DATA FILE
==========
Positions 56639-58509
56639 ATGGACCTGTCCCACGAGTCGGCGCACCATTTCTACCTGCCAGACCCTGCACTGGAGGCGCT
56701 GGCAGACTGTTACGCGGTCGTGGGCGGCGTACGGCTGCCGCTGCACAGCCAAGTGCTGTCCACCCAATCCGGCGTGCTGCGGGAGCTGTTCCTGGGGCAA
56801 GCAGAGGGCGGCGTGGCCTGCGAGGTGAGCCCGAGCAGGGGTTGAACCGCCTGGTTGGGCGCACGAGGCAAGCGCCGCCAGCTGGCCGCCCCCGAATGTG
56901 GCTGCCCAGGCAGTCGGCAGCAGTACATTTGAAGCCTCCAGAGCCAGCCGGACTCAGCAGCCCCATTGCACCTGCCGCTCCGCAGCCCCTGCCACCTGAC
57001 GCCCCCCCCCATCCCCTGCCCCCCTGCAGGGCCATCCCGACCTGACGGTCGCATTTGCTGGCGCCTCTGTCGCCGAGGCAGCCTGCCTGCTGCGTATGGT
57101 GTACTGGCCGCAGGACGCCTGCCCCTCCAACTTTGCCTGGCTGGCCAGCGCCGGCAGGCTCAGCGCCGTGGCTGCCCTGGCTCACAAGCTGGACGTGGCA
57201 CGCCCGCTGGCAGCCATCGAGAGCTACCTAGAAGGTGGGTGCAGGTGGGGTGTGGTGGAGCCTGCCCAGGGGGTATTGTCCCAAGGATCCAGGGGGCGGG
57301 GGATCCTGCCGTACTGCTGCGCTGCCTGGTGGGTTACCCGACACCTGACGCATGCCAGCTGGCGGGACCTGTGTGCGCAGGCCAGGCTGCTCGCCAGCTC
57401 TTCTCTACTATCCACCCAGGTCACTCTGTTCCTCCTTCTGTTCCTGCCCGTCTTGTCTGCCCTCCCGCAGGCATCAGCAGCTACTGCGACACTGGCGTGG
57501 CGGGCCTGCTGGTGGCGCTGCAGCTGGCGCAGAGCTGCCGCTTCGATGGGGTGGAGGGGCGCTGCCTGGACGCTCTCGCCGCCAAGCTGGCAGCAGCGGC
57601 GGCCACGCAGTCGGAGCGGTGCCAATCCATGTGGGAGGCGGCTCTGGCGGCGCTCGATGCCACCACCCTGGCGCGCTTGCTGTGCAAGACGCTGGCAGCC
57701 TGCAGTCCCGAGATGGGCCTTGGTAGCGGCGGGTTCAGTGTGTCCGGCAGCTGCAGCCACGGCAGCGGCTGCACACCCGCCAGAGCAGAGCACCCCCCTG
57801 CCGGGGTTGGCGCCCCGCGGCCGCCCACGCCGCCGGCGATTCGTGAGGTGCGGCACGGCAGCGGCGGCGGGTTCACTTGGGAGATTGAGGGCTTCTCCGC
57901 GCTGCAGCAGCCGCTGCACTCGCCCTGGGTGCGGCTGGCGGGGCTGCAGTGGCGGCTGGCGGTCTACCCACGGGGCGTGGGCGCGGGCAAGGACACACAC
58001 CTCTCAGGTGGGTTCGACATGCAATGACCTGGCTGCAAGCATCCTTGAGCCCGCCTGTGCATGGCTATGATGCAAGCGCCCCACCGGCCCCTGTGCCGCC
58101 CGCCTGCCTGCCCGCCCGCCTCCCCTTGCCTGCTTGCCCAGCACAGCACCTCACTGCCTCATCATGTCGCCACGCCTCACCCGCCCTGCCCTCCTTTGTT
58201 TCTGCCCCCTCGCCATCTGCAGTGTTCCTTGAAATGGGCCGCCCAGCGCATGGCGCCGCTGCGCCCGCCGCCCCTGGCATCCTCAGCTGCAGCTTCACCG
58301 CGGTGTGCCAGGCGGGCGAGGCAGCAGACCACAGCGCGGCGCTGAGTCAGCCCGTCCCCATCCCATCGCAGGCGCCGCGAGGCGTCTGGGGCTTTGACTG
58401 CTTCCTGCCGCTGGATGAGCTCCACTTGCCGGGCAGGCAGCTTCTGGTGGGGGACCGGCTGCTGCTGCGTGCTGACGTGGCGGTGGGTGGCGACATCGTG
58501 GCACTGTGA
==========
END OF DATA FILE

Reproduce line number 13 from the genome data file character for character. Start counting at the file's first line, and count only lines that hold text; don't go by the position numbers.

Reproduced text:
57701 TGCAGTCCCGAGATGGGCCTTGGTAGCGGCGGGTTCAGTGTGTCCGGCAGCTGCAGCCACGGCAGCGGCTGCACACCCGCCAGAGCAGAGCACCCCCCTG